Microsoft Gives MVP Honors To Adware Spreader - InformationWeek
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Microsoft Gives MVP Honors To Adware Spreader

Microsoft gave an award to a vendor whose software is labeled as a threat by Microsoft's own security scanner, security pros say.

A developer who was recently awarded Microsoft's MVP status distributes adware with the software he creates, security professionals said Friday. Microsoft's own malware scanner pegs the MVP's software as a threat.

Cyril Paciullo, the creator of Messenger Plus -- an add-on to Microsoft's Windows Messenger/Windows Live IM client -- announced in a blog entry Thursday that he'd been given an MVP Award (Most Valuable Professional). Microsoft's MVP program honors developers and others who Microsoft believes made significant contributions to users in the past year.

But according to Chris Boyd, the director of malware research at FaceTime Communications, and Alex Eckelberry, chief executive of Sunbelt Software, Paciullo's Messenger Plus also installs LOP, an adware program that changes IE and Firefox settings, and produce pop-ups on users' desktops.

Fellow-MVP Boyd took exception to Microsoft crowning an adware distributor. "Microsoft is rewarding someone that has an active involvement with one of the most maligned names in PC hijacking. If that isn't booberific, I don't know what is," Boyd wrote on his blog. He hasn't decided whether to ask Microsoft to take him off the MVP list. "As for my own MVP status, my first knee jerk reaction is telling me to tell [Microsoft] to shove it. My second knee jerk reaction [to] jumping ship is [that would] basically give the boobs of the world a green-light to hijack the program."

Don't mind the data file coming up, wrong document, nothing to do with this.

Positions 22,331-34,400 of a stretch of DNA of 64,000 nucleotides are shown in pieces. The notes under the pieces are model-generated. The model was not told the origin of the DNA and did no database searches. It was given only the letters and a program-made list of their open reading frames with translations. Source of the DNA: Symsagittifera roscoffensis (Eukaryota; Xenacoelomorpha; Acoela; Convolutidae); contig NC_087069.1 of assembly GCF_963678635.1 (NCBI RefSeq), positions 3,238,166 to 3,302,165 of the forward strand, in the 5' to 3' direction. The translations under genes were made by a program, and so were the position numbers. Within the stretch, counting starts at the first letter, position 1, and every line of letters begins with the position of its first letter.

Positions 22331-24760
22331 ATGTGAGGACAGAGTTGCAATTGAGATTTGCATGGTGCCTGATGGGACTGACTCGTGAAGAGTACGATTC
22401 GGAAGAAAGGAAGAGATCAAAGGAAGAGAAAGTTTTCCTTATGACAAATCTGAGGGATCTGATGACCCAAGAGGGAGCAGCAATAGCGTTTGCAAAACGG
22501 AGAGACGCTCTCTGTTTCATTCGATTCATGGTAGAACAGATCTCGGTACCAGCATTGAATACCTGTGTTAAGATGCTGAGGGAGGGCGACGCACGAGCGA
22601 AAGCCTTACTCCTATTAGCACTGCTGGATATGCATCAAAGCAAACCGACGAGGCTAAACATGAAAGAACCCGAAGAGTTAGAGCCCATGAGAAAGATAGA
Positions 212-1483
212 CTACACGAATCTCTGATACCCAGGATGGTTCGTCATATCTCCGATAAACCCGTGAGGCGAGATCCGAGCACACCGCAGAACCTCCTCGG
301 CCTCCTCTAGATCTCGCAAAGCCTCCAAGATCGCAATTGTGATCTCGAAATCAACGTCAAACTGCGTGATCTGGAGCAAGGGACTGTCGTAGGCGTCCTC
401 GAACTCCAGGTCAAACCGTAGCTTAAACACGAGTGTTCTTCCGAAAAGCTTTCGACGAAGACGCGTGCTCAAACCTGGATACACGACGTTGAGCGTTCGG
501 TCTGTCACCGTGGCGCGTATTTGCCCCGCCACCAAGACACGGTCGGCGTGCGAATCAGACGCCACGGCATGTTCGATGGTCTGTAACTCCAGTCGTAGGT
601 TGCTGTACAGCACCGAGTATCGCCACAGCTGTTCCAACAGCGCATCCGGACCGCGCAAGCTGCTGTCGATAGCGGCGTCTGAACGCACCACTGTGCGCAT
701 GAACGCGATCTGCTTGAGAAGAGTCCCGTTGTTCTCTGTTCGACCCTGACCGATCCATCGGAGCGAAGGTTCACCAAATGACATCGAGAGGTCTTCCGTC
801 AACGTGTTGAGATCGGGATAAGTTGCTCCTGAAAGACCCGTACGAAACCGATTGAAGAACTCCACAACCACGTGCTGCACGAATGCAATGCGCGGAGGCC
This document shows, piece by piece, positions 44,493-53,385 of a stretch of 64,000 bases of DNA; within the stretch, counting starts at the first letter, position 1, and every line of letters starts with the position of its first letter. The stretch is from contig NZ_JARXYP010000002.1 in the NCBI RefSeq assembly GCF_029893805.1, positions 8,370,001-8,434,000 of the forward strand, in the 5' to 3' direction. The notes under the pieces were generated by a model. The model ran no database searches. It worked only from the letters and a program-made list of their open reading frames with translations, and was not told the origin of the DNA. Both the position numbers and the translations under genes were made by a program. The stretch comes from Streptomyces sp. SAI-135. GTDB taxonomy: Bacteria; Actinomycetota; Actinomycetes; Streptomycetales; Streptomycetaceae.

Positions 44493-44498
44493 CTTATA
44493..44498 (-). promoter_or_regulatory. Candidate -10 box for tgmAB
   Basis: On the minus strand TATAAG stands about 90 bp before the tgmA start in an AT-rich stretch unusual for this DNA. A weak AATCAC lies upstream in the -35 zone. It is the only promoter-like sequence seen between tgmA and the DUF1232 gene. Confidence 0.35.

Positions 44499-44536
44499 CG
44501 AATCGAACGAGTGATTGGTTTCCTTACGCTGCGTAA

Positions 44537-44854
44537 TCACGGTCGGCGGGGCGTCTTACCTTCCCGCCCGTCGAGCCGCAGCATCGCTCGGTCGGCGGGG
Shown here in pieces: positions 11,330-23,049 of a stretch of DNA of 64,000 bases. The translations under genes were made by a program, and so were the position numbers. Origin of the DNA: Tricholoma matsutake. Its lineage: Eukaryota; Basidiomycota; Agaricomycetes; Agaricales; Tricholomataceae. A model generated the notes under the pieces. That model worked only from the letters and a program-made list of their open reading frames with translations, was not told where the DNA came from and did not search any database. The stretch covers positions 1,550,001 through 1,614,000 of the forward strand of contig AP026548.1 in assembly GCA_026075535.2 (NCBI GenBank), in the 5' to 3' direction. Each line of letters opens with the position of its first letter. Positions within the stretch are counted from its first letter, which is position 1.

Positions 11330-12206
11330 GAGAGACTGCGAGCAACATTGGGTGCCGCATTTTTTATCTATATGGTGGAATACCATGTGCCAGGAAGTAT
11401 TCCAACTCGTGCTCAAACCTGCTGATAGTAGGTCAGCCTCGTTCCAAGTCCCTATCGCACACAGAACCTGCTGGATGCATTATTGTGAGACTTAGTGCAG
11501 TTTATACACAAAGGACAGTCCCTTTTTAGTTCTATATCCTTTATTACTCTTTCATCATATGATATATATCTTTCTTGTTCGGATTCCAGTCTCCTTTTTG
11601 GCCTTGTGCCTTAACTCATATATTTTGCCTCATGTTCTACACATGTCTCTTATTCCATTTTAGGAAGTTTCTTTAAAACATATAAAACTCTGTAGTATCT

Boyd also posted a screenshot of the results of several scanning engines that sniffed for Messenger Plus. Microsoft's own engine pegged the program as a threat.

Nor did Eckelberry pull punches. After noticing that Messenger Plus' installation process dropped several new icons on the desktop, including one labeled "My Antivirus Update," he said "What a misleading icon, because this crap is what you actually get: A fake McAfee-looking page doing the age-old scam of 'click here to test your CD-ROM Drive'."

Paciullo did not reply to an e-mailed request for comment.

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